Minecraft interferes with my teen’s homework and other responsibilities. How can we even begin to set limits on Minecraft when he can even play it on his mobile phone?
It can be daunting to think about the fact that many of our children have devices that out-perform the computers we were using before they were born. Kids have easy access to the Web and are able to play large video games on their smartphones. Today’s parents face the dilemma of how to stop our kids from ignoring their responsibilities and playing unhealthy amounts of video games like Minecraft. And honestly, setting limits on Minecraft and other games and apps can seem impossible.
What can parents do? First of all, I strongly advise that when kids are given these powerful devices, a very serious conversation takes place about what is appropriate and inappropriate use. This is not a one time conversation, but an ongoing discussion about understanding the responsibility of owning such a powerful tool. Modeling appropriate use of your smartphone, including the amount of time you are using it and where and when can be extremely helpful.
Generally, I encourage parents to give teenagers the benefit of the doubt so that they have a chance to demonstrate that they are capable of responsible use of technology. But when kids demonstrate that they are not ready for this level of responsibility and setting limits on Minecraft and other games becomes a necessity, there are number of options.
First and most drastically, you can exchange a smartphone for a simple cell phone that does not have Internet access or any advanced features. Another option is to simply limit your child’s use of the smartphone so that his is unable to take it with him to school and essentially only has access to it when you need to be able to communicate with him. A third option is to use some type of monitoring service that allows you to track your child’s phone habits. Many of these parental controls let you check how long your child is on the phone, who they are calling, and even monitor texts and social media streams. Some of these services even keep records of communications that appear to be temporary such as images and texts sent through services like Snapchat. Check out the tools in this link.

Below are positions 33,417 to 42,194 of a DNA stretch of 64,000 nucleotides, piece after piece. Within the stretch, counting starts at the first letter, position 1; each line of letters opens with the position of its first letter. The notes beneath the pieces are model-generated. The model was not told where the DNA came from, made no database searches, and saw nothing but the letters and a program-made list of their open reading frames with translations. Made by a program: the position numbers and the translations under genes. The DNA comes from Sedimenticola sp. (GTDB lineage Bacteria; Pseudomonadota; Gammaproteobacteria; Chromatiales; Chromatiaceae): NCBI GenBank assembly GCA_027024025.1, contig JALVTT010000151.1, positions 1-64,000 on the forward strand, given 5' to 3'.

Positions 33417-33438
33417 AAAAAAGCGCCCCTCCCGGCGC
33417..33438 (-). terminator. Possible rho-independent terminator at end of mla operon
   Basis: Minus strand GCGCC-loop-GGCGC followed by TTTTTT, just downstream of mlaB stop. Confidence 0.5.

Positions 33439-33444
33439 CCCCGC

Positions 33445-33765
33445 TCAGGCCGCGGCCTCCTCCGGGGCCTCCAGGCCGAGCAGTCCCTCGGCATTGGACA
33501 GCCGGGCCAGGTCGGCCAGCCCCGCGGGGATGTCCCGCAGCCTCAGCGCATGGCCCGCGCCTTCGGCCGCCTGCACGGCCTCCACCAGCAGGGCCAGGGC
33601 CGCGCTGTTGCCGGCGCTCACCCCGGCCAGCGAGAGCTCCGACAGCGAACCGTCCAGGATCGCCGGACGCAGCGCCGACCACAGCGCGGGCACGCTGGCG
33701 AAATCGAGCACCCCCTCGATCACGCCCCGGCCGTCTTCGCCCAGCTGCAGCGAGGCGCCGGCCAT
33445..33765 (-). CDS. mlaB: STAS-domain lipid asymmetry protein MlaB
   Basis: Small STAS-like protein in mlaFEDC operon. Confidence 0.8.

Many mobile carriers, including AT&T, Verizon, Sprint, and T-Mobile have great parental control tools. You might also try an app like Screen Time I recommend that you choose to use these tools only after your child has proven that it is necessary to monitor them that closely. Even then, I encourage you to inform them that you’ll be using these monitoring tools, checking what they are doing, and discussing it with them. Unfortunately, there are children who need this level of supervision, and without “big brother” — or more realistically mom or dad — checking on them, they will make poor decisions about the use of digital media.
When the problem is simply that your child is spending too much time playing Minecraft, I don’t recommend these types of monitoring tools as your first course of action. Rather, go back to a discussion about use of a smartphone. Set limits either by owning the smartphone yourself and giving it to the child when needed, or using some of the parental controls to shut off Internet access and advanced services at specific times of the day. Insure that homework is getting done before construction is being completed on Minecraft. Keep in mind, as well, that playing Minecraft with their friends, on the phone or otherwise, tends to be a very social activity. Look at it as being similar to how kids 20 years ago spent hours talking with friends on the phone, with the added benefit of engaging in a mutual activity that exercises their thinking skills, rather than an activity that is detrimental to their mental and emotional health. This link contains three good resources with practical suggestions for balancing a child’s game play and other activities.
Featured image: Flickr user Steven Saus